Ms Busingye acknowledged the challenges faced by SMEs in the agriculture sector, including limited access to market information, cumbersome customs procedures, and poor connectivity, particularly when it comes to accessing markets outside the EAC.
The Economic Community of West African States (ECOWAS), in collaboration with the United Nations Development Programme (UNDP) and the International Trade Centre (ITC), organized a regional capacity building workshop for Master Trainers from Business Associations on the African Continental Free Trade Area (AfCFTA) from 6 – 8 June 2023 in Abuja – Nigeria.
In her remarks, Madame Massandjé TOURE-LITSE, the ECOWAS Commissioner for Economic Affairs and Agriculture, highlighted the need for West African businesses to take advantage of the opportunities provided by the African continental market. She reiterated the commitment of the ECOWAS Commission to support the Private Sector to unlock investment, boost production and promote business linkages. Finally, she urged network of Trainers to accompany Micro, Small and Medium Enterprises (MSMEs), especially women and youth entrepreneurs, to start trading under the AfCFTA.
During the 3-day workshop, participants from Business Associations were trained on key elements of export readiness, including export market research, export strategy, as well as operational tools of the AfCFTA. The Masters Trainers were empowered to sensitize businesses on the benefit of the AfCFTA and help them start trading in the continental market.
Africa unbanked population threatens eco-stability (Tanzania Daily News)
Over 350 million adults in Africa are unbanked and primarily excluded from the formal economy, relying heavily on cash or informal providers for their financial needs, which is costly, risky and leaves them vulnerable to economic instability. This is according to AfricaNenda annual report, an African-led institution that is working to unlock the potential of inclusive digital financial services on the continent.
The institution’s interventions aim at reducing vulnerability to economic shocks by those excluded from the financial system, particularly women in rural areas.
AfricaNenda Chief Executive Officer (CEO), Dr Robert Ochola, said the need for a more inclusive society is becoming increasingly urgent. “…One of the fastest ways to achieve this is by putting in place systems that expand access to financial services and leave no one behind. Instant and inclusive payment systems can play a pivotal role in creating universal access to financial services for all Africans,” he said.
AfricaNenda launched the first State of Instant and Inclusive Payment Systems in Africa (SIIPS) report last year. The report offered a comprehensive view of Africa’s current instant payment systems landscape, revealing that more intentional and dedicated focus is needed to build the inclusivity of instant payment systems in Africa.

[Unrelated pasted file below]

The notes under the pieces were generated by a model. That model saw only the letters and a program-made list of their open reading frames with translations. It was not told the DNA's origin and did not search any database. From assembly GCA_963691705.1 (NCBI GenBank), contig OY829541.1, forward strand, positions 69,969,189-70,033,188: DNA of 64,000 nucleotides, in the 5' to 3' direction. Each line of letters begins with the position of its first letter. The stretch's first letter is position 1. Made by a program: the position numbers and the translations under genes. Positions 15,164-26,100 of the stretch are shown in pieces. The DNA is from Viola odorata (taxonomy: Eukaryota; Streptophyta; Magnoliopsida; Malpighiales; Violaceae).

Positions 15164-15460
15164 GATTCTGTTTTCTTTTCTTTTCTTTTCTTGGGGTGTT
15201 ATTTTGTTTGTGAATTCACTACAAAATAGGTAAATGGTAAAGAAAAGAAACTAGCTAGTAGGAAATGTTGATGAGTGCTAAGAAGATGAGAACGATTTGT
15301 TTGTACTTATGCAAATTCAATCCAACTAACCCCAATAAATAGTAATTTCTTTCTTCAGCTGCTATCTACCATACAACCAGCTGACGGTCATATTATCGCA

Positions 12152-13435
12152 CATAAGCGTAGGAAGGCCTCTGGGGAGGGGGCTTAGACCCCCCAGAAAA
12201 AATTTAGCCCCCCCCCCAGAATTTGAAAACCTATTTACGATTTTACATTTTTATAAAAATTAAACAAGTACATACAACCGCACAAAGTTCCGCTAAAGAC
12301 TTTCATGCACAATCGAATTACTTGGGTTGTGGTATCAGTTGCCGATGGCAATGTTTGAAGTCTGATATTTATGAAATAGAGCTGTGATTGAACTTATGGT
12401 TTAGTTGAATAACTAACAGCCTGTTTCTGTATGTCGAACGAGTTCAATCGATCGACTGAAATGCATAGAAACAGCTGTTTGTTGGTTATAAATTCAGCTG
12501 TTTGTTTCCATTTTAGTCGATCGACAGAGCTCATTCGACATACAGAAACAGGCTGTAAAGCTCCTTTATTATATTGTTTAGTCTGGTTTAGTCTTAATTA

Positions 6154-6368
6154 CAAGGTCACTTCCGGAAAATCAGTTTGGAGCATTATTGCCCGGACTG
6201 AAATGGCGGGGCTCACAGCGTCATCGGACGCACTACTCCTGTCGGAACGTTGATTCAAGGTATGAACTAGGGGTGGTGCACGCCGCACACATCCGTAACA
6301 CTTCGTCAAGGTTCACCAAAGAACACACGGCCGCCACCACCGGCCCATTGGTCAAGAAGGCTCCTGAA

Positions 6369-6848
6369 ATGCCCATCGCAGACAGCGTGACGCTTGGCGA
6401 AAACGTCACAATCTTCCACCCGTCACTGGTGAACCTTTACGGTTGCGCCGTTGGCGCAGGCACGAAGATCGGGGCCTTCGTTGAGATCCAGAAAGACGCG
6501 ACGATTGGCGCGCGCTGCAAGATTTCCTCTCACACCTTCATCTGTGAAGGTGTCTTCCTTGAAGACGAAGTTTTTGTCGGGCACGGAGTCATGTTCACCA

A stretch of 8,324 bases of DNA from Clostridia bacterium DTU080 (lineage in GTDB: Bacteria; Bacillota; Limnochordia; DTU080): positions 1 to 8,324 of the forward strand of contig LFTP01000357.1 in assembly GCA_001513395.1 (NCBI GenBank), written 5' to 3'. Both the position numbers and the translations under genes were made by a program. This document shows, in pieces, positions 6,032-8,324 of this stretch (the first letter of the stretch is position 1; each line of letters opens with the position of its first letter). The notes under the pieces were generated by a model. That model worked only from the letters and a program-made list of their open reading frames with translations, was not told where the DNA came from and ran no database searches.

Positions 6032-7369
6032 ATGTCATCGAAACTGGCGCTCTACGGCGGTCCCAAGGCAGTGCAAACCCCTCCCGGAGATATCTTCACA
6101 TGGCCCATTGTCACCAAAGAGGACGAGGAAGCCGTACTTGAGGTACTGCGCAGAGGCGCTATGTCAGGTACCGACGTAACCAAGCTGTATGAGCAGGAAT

UN Climate Change High-Level Champion for Egypt Mahmoud Mohieldin speaks during a session on positioning Africa as a global hub for green hydrogen held at the Africa CEO Forum in Abidjan on Wednesday.
Mohieldin, who is also the UN special envoy on financing the 2030 Sustainable Development Agenda, made the remarks on Wednesday during a session on positioning Africa as a global hub for green hydrogen held at the Africa CEO Forum in Abidjan, Ivory Coast.
The climate champion noted that African countries have promising national and regional initiatives in the field of green hydrogen, but regulatory frameworks and working principles are needed to overcome related challenges.
Mohieldin emphasized the importance of increasing demand for African green hydrogen from neighbouring countries and regions, particularly Europe. He added that Africa must also enhance the quality of green hydrogen production infrastructure, increase storage capacity and support supply chains.
The findings of this year’s report capture major themes and developments impacting the industry, especially the impact of the energy transition, which will shape the industry over the coming two decades. Miners will have to navigate the increasing role governments — and new players like automobile companies — are playing in the sector, while simultaneously ensuring they are well-positioned for the clean energy transition — which requires access to resources.
“Mining is playing a fundamental role in underpinning the global transition to clean energy, but the path ahead is rocky," says Paul Bendall, global mining leader, Mining & Metals, PwC Australia.
Critical minerals dominated deal activity in 2022 as miners raced to capitalise on the global transition towards clean energy, driven by two forces. First, the role many of these minerals play in the clean energy transition technologies, such as batteries, electric vehicles, and solar and wind generation. Second, the role of critical minerals in national defence, technologies and weaponry.
When we examine the energy and resources sector on the African continent, there are two fascinating dynamics unfolding. If they both come to fruition, it will have a massive multiplier effect for the prosperity of the continent.